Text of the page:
Tune in tomorrow night, same bat-time, same bat-channel.—promo for the ’60s TV series Batman

In the 1980s, the Gillette Company launched a successful ad campaign for its antiperspirant deodorant, Dry Idea, with the slogan: Never Let Them See You Sweat.

TV commercials would feature celebrities who listed the three “nevers” in their profession, the third one being, “And never let them see you sweat.”  

Writers take the opposite approach. They want their readers to see their characters sweat, so to speak, out of nervousness, worry, anger, frustration and fear.

Remember, stories aren’t about happiness. They’re about problems. Happiness is merely a setup for the troubles that lie ahead.

We’ve certainly read enough books to know that whenever an opening chapter describes a pleasant situation, things are going to grow dark and disturbing soon.

Once your students understand that stories are about conflict, the next step is to show them how to heighten the tension by adding stumbling blocks to impede their characters’ attempts to solve the problem. If nothing stands in the way of the resolution, the story doesn’t have real conflict.

For example, a student might write about a time when she was worried about an upcoming test. She wrote that she was so nervous, she stayed awake all night, stressing over it. The following day, however, as she read over the questions, she realized that her concerns were unwarranted. The test turned out to be a piece of cake, and she made an easy A.

The narrative appears to have conflict (worry over the test). But without stumbling blocks to escalate the student’s anxieties, the story may come off as weak.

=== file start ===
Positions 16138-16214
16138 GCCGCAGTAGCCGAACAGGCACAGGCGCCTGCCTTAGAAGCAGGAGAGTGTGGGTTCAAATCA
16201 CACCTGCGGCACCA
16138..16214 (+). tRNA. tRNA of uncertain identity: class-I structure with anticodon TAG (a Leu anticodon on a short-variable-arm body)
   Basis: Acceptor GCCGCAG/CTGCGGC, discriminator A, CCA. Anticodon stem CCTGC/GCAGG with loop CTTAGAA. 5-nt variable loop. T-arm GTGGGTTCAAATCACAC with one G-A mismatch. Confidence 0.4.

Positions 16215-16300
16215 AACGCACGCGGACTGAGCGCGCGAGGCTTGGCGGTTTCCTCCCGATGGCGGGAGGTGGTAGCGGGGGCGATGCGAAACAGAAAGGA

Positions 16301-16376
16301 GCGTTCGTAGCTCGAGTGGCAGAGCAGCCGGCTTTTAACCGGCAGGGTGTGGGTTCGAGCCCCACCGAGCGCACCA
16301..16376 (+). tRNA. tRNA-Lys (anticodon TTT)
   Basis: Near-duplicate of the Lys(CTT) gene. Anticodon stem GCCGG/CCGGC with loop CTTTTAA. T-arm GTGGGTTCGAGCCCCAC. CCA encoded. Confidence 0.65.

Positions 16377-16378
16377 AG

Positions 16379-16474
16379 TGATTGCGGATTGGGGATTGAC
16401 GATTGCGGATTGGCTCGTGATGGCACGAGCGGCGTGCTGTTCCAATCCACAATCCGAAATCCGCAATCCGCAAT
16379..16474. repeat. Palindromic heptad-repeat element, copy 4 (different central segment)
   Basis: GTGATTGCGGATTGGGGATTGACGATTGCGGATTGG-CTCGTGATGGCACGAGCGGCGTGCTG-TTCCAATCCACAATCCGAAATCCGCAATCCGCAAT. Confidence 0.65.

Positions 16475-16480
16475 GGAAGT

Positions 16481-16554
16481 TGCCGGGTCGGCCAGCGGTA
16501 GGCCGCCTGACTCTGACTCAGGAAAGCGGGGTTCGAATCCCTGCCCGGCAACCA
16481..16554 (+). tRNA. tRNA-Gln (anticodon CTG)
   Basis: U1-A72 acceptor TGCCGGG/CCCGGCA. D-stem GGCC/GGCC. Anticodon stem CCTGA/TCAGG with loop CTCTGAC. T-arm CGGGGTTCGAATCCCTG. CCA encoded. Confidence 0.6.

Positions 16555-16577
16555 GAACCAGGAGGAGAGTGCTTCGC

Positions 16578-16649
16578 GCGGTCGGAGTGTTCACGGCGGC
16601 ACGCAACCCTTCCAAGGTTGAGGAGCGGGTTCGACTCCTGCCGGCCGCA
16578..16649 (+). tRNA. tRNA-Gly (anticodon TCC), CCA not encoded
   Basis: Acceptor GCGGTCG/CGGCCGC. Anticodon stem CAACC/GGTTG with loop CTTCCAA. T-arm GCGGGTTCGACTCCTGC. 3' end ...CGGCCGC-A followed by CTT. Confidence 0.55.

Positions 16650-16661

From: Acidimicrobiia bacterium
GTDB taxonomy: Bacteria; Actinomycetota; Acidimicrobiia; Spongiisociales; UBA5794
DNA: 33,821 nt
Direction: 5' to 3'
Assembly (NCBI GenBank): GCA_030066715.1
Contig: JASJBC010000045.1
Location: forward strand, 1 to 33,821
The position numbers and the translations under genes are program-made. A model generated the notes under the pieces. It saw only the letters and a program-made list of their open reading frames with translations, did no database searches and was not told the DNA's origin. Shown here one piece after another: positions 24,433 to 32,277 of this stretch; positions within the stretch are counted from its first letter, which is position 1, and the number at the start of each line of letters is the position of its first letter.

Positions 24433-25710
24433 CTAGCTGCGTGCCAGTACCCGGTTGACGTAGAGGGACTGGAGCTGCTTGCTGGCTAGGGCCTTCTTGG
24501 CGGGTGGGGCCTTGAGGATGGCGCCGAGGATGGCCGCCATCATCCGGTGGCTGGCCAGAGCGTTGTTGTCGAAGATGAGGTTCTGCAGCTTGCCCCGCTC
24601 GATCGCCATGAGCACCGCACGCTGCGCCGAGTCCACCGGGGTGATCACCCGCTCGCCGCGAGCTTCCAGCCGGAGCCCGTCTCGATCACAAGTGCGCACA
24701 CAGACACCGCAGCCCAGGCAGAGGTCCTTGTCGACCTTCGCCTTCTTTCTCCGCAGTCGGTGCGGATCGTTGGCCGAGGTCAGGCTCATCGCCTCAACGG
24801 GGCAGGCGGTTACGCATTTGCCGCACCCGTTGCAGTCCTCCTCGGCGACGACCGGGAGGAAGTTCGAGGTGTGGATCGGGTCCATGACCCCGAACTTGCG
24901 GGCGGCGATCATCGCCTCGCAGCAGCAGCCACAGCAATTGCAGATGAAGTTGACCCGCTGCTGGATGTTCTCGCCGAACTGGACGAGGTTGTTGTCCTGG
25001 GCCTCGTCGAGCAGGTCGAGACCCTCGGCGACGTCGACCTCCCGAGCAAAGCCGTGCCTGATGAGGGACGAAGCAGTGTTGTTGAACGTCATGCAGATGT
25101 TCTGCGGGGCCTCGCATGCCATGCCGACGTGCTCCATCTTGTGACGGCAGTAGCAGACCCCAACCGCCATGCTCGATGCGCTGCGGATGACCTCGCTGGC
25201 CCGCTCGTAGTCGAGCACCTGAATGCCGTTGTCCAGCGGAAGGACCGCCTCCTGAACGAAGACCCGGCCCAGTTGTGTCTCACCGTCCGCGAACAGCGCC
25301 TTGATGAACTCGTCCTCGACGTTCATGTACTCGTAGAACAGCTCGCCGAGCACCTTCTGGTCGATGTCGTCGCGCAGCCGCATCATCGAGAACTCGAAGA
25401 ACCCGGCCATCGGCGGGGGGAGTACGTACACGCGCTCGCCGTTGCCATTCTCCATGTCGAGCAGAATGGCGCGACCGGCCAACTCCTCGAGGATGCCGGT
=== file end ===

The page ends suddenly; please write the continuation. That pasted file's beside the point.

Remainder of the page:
Now let’s look at the example again, this time with stumbling blocks.

Margie is flunking algebra. She has to pass the final exam, or she won’t graduate. She’s been counting on her friend, Tom, the math whiz, to tutor her. But Tom is involved in a horrible car accident and is hospitalized, so he can’t help her. Margie also discovers she’s left her algebra text book and study notes in her locker, and the school is locked for the weekend. What is she going to do?

Teach your students to add stumbling blocks to their stories by demonstrating how to resolve the conflict in a three-step process. The main character tries to come up with a solution, but fails. He tries a second time. Again, he comes up short. On the third attempt…bingo!  

The Latin phrase, omne trium perfectum, translates to “everything that comes in threes is perfect.” In other words, the third time’s the charm. This is the same formula used in many fairy tales.

By creating bad situations for their characters, your students will have to think critically about how to solve the problems, and thus, give their stories satisfying endings.

Whenever people say, “Ahh, the plot thickens,” what they mean is that things are getting worse. And that’s what you want your students to do—make things worse for their characters.